Cape Town, South Africa: a thriving urban metropolis complete with beach, mountain and blue sky. The city’s reputation for exquisite scenery is well founded, with its vivid cerulean sea and bright green trees. It is also home to Table Mountain, Cape Town’s largest natural landmark, which, to no one’s surprise, is named after its flat-top and has a plethora of indigenous plants and animals including the elusive and fiercely territorial African wild cat, the Rooikat. Further to the wonders is Boulders Beach, a warm sandy shore complete with giant granite boulders and, bizarrely, a large colony of penguins; and the botanical gardens of Kirstenbosch on the slopes of the mountain, host to an incredible array of African plants often accompanied by classical, jazz and African musical concerts.

It is not only natural beauty which tempts tourists to choose Cape Town as a destination; it is a buzzing metropolis offering a huge range of five star hotels, eateries, galleries, markets and museums, both inside the heart of the city and the surrounding countryside. The wealth of the city can be seen around the Victoria and Albert Waterfront, an extensive shopping centre with a hub of designer shops, cinemas and seafood restaurants built on the harbour and surrounded by yachts, cruise-liners and overzealous seals.

However, it is difficult to ignore the fact that Cape Town is a city of discrepancies between poverty and affluence and, too often, between black and white. Just outside the airport are the shantytowns, known as the Cape Flats, filled with makeshift homes created from cardboard and corrugated iron; most have no running water or electricity. On the side of the street and at most junctions, friendly faces sell a variety of home-made goods to make a living: baskets, miniature models of African animals and jewellery made from beads or wood. The bubble protecting the privileged in South Africa is constantly permeated by tragic stories from the other side, stories that invariably involve poverty, AIDS, crime, racism, and violence. Behind high walls, with electric fences and beautiful gardens, those with the means can escape from the more sinister aspects of South Africa. However, many choose not to. There is a growing community in Cape Town who use their privileged positions not to escape but to help those surrounding them. Small non-profit organisations and charities have been established by locals to protect those citizens at risk, providing them with education, food, water, medicine and shelter. The diverse range of charities, tackling issues including AIDS, homelessness, poverty, unemployment, rape, cruelty to children, women and animals gives some insight into the widespread mix of socio-economic problems in Cape Town.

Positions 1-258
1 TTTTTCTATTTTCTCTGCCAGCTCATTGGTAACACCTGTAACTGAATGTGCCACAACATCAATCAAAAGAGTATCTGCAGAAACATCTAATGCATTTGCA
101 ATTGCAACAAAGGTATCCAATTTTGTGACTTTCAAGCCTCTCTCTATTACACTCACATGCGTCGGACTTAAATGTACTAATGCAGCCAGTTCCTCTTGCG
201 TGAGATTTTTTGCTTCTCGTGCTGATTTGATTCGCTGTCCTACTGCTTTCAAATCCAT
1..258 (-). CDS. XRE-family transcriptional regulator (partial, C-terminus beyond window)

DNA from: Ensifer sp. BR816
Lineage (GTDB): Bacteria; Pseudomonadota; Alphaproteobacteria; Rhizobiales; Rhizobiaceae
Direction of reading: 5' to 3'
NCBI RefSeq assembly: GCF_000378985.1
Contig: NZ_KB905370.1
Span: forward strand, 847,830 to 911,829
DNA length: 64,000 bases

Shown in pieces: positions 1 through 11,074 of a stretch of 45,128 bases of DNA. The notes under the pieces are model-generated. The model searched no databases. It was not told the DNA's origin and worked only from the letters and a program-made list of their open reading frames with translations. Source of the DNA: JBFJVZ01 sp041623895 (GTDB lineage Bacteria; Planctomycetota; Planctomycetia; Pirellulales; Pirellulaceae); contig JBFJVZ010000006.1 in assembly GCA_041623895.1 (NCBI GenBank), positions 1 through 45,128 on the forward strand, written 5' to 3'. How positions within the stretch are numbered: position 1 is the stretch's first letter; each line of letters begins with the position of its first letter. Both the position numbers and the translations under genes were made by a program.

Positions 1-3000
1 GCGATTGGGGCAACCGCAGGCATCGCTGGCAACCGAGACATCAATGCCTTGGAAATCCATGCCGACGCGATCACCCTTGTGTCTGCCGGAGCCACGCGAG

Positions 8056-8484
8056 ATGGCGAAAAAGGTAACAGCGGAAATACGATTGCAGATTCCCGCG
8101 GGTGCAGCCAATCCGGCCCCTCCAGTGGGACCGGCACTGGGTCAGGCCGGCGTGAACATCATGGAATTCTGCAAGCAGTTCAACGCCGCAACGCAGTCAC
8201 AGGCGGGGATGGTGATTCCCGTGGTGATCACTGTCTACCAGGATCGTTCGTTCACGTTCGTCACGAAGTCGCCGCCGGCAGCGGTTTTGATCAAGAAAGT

It is all too easy to characterise Cape Town as a thriving consumer city and to forget that it is part of Africa and the developing world. As a result, it has many of the same social issues, which are associated with all societies that have such polar opposites in wealth and social standing. However, Cape Town’s somewhat unsettling reputation should not dissuade would-be travellers from exploring the city’s vibrant history, natural landscapes and man-made achievements. While huge divisions between those who have and those who have not still exist, affirmative action, charity and governmental legislation ensure that the gap is increasingly closing and along with it, crime rates are falling. All travel comes with the possibility of danger, especially in Africa, but tourists and travellers should not let their fears convince them against experiencing the city of a lifetime.

Hannah Pupkewitz

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